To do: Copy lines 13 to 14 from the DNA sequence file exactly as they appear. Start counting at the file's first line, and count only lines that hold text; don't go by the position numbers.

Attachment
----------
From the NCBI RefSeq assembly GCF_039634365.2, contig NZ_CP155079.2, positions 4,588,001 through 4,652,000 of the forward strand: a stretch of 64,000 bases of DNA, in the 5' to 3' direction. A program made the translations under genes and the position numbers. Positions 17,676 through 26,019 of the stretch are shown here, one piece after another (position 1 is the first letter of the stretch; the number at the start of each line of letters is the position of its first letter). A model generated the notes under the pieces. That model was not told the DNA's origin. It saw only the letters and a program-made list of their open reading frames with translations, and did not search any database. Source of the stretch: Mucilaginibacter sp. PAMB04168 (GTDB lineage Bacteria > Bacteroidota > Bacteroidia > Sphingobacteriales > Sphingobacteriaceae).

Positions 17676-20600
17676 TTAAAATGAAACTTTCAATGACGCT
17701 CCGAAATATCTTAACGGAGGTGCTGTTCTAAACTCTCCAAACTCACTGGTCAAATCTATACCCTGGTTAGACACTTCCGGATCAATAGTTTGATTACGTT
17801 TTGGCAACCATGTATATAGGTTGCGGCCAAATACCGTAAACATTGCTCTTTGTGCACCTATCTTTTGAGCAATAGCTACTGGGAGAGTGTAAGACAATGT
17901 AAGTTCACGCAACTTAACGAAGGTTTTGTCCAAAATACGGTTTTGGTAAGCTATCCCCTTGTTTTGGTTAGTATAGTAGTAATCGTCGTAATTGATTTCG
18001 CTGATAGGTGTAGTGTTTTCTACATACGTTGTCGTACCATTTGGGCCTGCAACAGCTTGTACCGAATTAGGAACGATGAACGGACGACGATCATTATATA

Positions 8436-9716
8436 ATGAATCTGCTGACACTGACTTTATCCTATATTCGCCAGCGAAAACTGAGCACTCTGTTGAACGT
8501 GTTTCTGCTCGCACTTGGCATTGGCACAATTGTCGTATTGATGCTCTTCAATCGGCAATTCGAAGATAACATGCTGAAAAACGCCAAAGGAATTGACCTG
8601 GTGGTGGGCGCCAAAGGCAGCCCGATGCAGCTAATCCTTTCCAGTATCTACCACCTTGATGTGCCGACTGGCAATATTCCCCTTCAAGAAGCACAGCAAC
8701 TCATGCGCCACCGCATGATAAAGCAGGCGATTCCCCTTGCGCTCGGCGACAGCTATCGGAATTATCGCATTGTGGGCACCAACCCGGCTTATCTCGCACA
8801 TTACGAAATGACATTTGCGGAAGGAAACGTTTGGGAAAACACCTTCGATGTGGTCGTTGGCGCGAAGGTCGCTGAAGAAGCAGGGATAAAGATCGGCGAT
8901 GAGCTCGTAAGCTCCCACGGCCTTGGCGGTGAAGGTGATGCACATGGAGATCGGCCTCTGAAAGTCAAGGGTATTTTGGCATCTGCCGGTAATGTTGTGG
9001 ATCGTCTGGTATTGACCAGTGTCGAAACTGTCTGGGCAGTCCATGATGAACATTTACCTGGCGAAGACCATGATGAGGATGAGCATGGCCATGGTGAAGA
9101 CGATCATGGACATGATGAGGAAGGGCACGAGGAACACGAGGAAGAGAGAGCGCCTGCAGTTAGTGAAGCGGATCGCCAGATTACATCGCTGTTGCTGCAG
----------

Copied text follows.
8801 TTACGAAATGACATTTGCGGAAGGAAACGTTTGGGAAAACACCTTCGATGTGGTCGTTGGCGCGAAGGTCGCTGAAGAAGCAGGGATAAAGATCGGCGAT
8901 GAGCTCGTAAGCTCCCACGGCCTTGGCGGTGAAGGTGATGCACATGGAGATCGGCCTCTGAAAGTCAAGGGTATTTTGGCATCTGCCGGTAATGTTGTGG